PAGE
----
What questions should I ask when selecting a Web designer?

So many times I have heard people say "My nephew knows all about computers and can do a website for my business." or "Our neighbors daughter just took an HTML course in college and can do our website." Would you hire someone who took a course in small engine repair  
to rebuild the engine in your car? Of course not! You would hire someone with experience, training, and the proper tools to get the job done right, the first time.  

The same should hold true when deciding who will design and market your website. It is true that with a basic HTML course anyone can design a website. But not just any one can create a website that will present the image that your company is professional, trustworthy, reliable, and someone to do business with. But even beyond the basic design of the website you need someone to market the site, so people will find it, and someone you can rely on to be there when the site needs maintaining or when your email isn’t working.  

Some questions you should ask before hiring a website design firm.


Getting Your Visitors Email Address
One of the greatest things about the Internet is the ease in which you can communicate with your clients and potential clients. Email reduces the number of phone tag wars you must participate in, websites allow you to share your newest products and services faster and cheaper than ever before, and response forms give your visitors the opportunity to ask you questions.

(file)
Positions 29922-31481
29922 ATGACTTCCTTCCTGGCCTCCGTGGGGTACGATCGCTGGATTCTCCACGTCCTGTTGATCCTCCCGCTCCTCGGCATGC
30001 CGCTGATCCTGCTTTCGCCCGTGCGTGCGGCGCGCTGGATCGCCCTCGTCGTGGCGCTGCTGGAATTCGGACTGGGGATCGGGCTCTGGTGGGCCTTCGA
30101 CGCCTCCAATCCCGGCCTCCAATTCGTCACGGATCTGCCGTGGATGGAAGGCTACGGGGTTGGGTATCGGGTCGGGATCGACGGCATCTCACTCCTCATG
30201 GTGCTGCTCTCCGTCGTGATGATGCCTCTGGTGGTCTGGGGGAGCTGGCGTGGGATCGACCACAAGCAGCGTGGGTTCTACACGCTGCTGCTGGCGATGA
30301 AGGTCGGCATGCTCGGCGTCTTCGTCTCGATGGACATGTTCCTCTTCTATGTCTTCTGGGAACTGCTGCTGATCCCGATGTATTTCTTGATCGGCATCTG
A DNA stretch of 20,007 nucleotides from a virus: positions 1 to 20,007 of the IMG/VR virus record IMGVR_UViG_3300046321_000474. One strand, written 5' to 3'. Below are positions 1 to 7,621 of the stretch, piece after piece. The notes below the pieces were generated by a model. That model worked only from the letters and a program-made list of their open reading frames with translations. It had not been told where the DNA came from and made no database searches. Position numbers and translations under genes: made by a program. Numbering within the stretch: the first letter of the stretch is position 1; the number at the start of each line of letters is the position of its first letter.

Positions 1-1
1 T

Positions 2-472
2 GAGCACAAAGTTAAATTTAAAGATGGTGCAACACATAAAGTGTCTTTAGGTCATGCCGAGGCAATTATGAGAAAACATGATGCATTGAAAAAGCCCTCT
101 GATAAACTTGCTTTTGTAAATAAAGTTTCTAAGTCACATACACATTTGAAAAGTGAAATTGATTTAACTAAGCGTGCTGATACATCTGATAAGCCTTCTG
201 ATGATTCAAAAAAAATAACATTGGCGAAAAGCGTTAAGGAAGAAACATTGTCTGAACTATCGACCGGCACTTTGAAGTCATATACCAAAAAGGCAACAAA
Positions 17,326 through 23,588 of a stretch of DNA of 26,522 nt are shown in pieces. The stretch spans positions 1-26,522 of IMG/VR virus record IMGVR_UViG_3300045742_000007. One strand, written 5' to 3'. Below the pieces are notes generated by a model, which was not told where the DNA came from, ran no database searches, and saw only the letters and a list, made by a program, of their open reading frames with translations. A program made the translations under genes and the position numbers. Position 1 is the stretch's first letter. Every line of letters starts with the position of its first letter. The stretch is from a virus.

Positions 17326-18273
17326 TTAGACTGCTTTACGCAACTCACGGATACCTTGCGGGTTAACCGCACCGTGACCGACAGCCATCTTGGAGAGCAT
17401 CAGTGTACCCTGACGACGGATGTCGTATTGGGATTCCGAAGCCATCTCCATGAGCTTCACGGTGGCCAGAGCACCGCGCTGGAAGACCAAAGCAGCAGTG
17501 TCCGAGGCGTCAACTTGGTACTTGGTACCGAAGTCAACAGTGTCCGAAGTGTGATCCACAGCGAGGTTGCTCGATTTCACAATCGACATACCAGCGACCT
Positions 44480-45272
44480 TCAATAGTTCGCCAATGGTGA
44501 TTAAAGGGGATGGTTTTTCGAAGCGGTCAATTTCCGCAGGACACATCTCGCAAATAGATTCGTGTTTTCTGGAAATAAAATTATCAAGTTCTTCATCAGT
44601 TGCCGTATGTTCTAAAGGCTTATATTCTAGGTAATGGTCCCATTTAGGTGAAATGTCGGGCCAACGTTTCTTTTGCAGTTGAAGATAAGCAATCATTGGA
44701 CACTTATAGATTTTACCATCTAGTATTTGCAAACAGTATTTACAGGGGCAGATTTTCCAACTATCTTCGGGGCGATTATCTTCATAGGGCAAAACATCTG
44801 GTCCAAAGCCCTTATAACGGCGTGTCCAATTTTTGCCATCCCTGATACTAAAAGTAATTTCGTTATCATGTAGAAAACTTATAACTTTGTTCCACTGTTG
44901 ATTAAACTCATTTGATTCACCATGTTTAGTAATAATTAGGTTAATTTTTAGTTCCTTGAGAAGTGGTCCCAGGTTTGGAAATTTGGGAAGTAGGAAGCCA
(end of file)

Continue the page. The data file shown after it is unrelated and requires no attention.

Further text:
However, a lot of businesses with a website and email are not using them effectively and maybe losing as much as 70% of their potential customers. How? They are not responding to emails within 24 hours, are not sending updates on products and services to email address, or producing on-line newsletters.  

What better prospect could you have then one who has made an effort to search out and then visit your website? They are already interested in your product or service! You just need to "rope them in". The easiest way to start an ongoing "conversation" with them is to get their email address and add it to your email list.

The best way I have found to gather email addresses is to ask them to sign up for you free newsletter.  Simply ask for their email address and tell them all the great free information they will receive. Tell then what they are signing up for and why they should sign up.  Adding a free drawing will increase the number of people who sign up.

You should also give them the assurance that their email address will not be sold or used by anyone other than your company.  .  

Don’t ask for too many details. This may scare them away and have them wondering what you are going to do with all that information. The focus here is to get their email address so that each month or so your company name appears in their email box.

June 1, 2000

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